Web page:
Singapore

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The day began with the call to prayer and a desire to slaughter cockerels and ended with strong Guinness and Indian street food.
Sleeping on a friends veranda in a Muslim village on Phuket Island the day began abruptly with the wailing from a nearby mosque. The imam’s public praising of the almighty chivvied the local rooster population into life and so, as the second mosque joined in telling God just what a splendid chap he is and the local fowl population set about another day of courtship I decided to finish packing and drink coffee,but as I had packed the night before I concentrated my efforts on the coffee.

Six hours later Sebastian and I became a point of minor interest as we set about assembling our shiny white bicycles in Singapore’s Changy Airport. A lady with a small child showed the toddler the strange men and taught the boy to say ‘bye bye’. An old man asked about our journey ahead, we told him and he wished us well. Another lady asked and smiled the sort of smile that says a thousand kind words. A group of Indians gathered around us and the ring leader began to explain the others that here before them were bicycle worth seven thousand dollars each. He then asked about our journey, we told him we were going to China via Malaysia, Thailand, Lao, and Vietnam and he asked how we would cross the ocean. We explained that there was no ocean to cross and he assured us that there was. We told him we would deal with it when we got to it and he looked satisfied. He then went on to tell everyone about the ‘gear system’ of our machines, we pointed out that our bicycles are single speed and he declared to the group that they were just ‘ordinary cycle’ and devalued them to a paltry $300. I went to the toilet to change and left Sebastian to natter with the Indians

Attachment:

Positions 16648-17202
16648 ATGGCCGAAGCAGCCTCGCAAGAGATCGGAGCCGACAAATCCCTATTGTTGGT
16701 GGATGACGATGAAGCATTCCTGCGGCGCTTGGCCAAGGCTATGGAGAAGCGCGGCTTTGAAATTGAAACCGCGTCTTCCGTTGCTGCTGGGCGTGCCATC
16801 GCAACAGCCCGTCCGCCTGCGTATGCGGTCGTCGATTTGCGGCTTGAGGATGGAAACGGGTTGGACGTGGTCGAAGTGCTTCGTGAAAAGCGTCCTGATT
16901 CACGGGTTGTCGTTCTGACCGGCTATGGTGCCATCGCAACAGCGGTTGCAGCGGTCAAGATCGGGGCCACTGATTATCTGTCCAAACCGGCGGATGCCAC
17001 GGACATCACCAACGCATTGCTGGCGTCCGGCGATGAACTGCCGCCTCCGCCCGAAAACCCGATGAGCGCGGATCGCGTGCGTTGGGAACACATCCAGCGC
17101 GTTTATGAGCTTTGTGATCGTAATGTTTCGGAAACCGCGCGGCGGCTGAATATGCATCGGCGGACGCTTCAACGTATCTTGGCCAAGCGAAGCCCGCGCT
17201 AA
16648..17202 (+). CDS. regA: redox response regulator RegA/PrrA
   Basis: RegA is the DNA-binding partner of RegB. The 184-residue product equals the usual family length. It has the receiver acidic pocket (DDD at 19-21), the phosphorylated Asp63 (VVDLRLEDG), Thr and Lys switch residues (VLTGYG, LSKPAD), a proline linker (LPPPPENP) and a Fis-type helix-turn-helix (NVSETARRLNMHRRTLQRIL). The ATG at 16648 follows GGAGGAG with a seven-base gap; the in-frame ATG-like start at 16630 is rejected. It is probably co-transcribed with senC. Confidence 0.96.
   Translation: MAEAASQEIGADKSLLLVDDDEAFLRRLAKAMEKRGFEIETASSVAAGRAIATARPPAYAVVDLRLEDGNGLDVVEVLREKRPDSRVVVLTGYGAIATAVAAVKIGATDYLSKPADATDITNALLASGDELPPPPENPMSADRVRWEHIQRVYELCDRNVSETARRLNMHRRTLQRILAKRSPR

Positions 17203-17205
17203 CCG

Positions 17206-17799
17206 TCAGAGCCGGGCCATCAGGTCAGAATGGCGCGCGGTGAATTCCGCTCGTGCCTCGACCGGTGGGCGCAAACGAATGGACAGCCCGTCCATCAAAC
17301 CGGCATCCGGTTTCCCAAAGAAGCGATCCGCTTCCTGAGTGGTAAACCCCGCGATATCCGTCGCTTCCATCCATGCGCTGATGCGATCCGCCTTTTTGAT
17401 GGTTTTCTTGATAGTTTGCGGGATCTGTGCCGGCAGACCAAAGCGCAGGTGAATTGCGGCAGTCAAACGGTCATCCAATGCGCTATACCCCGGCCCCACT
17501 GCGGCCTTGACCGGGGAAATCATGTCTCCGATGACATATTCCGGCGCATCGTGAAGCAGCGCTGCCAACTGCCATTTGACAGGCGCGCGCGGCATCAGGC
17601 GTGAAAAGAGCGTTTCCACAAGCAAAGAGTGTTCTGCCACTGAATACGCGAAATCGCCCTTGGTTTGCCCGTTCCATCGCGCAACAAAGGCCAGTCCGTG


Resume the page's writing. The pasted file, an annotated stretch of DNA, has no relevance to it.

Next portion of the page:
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Sebastian discovered that his back tyre was quite flat and we both discovered to our displeasure that our pump does not work.

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The ride into Singapore was a slow affair as Seb nursed a near flat tyre along. It rained and we stopped for shelter where they sold beer, so we drank a beer. It was a nice area with colourful colonial architecture and many pretty girls in short skirts and low cut tops. We liked it here and considered finding a room. The rooms we soon noticed had an hourly rate and there were many karaoke bars and “gentlemen’s clubs”, we reappraised the girls of short skirts and low cut tops and realised that maybe this was not the best area of the city for a peaceful nights slumber. We moved on.

And so we found ourselves in Little India. It is aptly named for it is small in size and Indian in character.

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